York Museums Trust

< Back to Blog

Postcards from the Past – by Alan Milner, Visitor Experience Team Member at York Castle Museum

York Castle Museum first opened to the public 80 years ago on 23 April 1938. The museum was founded by Dr John Kirk, a doctor from Pickering in North Yorkshire. He was fascinated by history and vanishing ways of life and began collecting objects that were becoming rare or obsolete. These ‘bygones’ formed the museum’s collection.

Visitor Experience Team Member, Alan Milner, has been researching the history of the museum as part of our 80th anniversary celebrations. Find out more about one of Alan’s discoveries in this blog entry.

When I first started working at the Castle Museum, I came across a series of postcards that came out in 1938 and were sold in the museum well into the 1970s. The museum also had their own version of a Penny Black stamp which you could buy. It had a red seal, and postcards could then be posted from the museum.

I started saving these postcards and found out there were 32 in the set. I now have 31 of these and have managed to find two photographs from the same series; one of the card I need and the other of an image of one that was never used. The postcards numbered 8 and 9 have been used to promote the museum over the years. Click on the images below.

Further research led me to discover that the 17 postcards that featured people in costume on Kirkgate were the York Repertory Company. The Repertory Company was used twice for promoting the museum – take a look at the gallery below. What follows is a retelling of the story that curator Violet Rodgers, Dr Kirk’s right-hand woman, wrote about in a letter dated 1976.

“The taking of photos for the street postcards was another very amusing experience. The York Repertory Co. came all dressed in suitable costume including Miss Phyllis Calvert who appears in the sedan chair pictures. I shall never forget that afternoon – they all kept up the part delightfully all the time.

“One lady, who had to be photographed on the balcony of the Tudor House, got her crinoline stuck in the trap-door. One could just see a pair of legs in long frilly pantalettes dangling through the trap-door. Anguished cries for help fetched me to the rescue.

“‘Give them all some tea’, said the doctor hospitably, quite forgetting that there were only four cups in his office and about twenty people from the Repertory Co. so they drank in relays, which was rather awkward as they kept wandering away down the street, carrying their cups, as we had no chairs for anyone to sit down, and I had to chase them to collect the cups for the next lot to drink from.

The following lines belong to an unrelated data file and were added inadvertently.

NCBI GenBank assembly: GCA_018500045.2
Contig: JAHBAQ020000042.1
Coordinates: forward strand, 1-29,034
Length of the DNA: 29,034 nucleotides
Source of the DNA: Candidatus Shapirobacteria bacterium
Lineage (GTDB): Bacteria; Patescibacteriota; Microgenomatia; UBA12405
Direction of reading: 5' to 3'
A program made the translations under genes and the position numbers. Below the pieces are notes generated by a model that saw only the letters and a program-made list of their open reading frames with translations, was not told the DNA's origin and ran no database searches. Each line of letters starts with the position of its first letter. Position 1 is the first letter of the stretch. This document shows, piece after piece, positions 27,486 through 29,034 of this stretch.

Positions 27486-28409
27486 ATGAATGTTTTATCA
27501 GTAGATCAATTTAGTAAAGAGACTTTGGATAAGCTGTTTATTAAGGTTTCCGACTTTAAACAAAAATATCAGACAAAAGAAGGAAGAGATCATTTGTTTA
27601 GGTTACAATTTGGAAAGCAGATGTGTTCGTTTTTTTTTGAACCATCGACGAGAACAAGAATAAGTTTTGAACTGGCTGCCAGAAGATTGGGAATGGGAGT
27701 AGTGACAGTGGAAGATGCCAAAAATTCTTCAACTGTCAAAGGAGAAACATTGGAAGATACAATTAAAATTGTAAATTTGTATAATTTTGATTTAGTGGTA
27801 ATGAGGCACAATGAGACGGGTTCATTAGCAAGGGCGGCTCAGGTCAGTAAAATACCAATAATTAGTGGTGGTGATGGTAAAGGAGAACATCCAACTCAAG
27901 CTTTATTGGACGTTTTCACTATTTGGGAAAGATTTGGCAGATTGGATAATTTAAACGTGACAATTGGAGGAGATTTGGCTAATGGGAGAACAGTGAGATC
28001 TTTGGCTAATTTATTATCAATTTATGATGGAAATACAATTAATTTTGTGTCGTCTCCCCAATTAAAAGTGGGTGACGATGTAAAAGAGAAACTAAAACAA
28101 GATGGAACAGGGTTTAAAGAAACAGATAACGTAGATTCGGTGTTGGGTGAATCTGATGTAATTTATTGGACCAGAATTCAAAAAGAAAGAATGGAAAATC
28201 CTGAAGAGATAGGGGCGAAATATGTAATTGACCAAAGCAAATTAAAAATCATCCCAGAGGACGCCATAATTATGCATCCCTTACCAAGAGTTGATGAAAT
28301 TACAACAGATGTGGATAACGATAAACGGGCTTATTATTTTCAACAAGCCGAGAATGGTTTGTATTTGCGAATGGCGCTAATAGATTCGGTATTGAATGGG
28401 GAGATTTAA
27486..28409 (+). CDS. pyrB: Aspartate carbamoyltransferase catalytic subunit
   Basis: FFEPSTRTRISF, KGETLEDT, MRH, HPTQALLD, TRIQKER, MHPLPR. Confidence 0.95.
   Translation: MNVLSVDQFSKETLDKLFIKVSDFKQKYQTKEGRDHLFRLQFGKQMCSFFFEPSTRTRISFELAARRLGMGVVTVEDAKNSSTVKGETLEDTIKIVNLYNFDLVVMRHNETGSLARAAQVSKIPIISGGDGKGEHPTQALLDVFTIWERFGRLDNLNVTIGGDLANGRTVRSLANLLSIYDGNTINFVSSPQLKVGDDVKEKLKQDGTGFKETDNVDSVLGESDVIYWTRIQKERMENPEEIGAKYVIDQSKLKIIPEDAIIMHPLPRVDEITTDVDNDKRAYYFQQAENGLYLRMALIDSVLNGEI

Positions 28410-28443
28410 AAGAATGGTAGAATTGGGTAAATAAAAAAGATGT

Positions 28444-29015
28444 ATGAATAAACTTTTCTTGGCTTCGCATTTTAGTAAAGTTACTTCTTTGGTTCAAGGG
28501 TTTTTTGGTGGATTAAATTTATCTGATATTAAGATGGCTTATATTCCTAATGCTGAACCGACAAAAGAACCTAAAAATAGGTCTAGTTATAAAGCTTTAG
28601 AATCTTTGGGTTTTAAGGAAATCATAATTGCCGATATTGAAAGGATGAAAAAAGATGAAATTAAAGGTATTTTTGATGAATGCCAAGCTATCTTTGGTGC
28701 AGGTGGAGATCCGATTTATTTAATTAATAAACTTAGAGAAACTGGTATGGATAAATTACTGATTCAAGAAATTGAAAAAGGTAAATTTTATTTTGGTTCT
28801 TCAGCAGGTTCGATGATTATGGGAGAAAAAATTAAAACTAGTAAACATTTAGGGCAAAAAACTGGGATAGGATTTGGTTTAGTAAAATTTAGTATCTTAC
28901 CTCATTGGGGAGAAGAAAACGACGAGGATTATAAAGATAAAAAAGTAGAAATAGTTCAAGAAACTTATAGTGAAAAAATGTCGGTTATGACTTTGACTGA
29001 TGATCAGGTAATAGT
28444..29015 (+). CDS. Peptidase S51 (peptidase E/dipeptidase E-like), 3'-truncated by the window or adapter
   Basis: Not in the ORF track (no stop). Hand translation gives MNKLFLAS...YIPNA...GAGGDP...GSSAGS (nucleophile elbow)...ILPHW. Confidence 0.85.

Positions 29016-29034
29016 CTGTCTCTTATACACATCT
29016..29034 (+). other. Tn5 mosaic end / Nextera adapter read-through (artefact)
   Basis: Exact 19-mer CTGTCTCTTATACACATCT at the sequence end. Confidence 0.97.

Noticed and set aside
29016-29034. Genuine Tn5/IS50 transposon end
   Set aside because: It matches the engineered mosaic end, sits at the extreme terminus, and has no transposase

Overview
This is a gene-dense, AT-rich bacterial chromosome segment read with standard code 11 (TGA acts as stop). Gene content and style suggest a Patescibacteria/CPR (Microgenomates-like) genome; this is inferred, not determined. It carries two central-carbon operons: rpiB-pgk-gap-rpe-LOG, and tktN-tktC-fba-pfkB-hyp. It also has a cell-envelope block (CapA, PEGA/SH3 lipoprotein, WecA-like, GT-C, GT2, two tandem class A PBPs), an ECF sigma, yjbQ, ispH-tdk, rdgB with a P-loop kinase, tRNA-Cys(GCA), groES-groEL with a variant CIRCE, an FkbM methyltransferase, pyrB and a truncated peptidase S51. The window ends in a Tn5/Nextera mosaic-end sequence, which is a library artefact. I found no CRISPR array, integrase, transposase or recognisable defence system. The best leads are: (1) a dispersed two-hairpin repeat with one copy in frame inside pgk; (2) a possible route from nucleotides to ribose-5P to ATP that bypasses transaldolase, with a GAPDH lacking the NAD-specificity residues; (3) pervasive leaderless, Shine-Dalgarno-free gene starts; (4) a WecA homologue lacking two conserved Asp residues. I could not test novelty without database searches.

“The museum staff also dressed up on another occasion for the postcard photographs and I remember how difficult it was to keep the crinolines from swaying during the exposures.

“Another amusing day was when Dr Kirk lent out the stagecoach to the York Repertory for some festival – I forget just what, holiday at home or something – they got it out of the museum through the annexe after mighty efforts in which we rather expected the coach might fall to pieces, and drove it all round York, to the accompaniment of the genuine coaching horn.

“It was very entertaining; I rode inside and the beautiful damsels from the theatre in their crinolines with their be-whiskered and top-hatted escorts on the top of the coach. The driver was Mr Joe Thornton from the antique shop in the Shambles, who looked the part to perfection without make-up.

“One of the horses kept stopping without any perceptible reason. We discovered that it was a dairy horse and that the coach went down a street where it usually went on its milk rounds. Old Joe had been given a special route by the police, as it was a crowded Saturday afternoon, but he blithely ignored this and drove the coach through all the narrow streets of York where he was most well-known.”

We’ll be revealing more fascinating stories and objects as part of our 80th anniversary celebrations this year. Visit Kirkgate to meet Alan and our other Visitor Experience Team Members to find out more about the history of Dr Kirk, the museum, and our collection.

Leave a Comment

Your email address will not be published. The comment form uses cookies. Please read our cookies policy for more information.

For security, use of Google's reCAPTCHA service is required which is subject to the Google Privacy Policy and Terms of Use.

If you agree to these terms, please click here.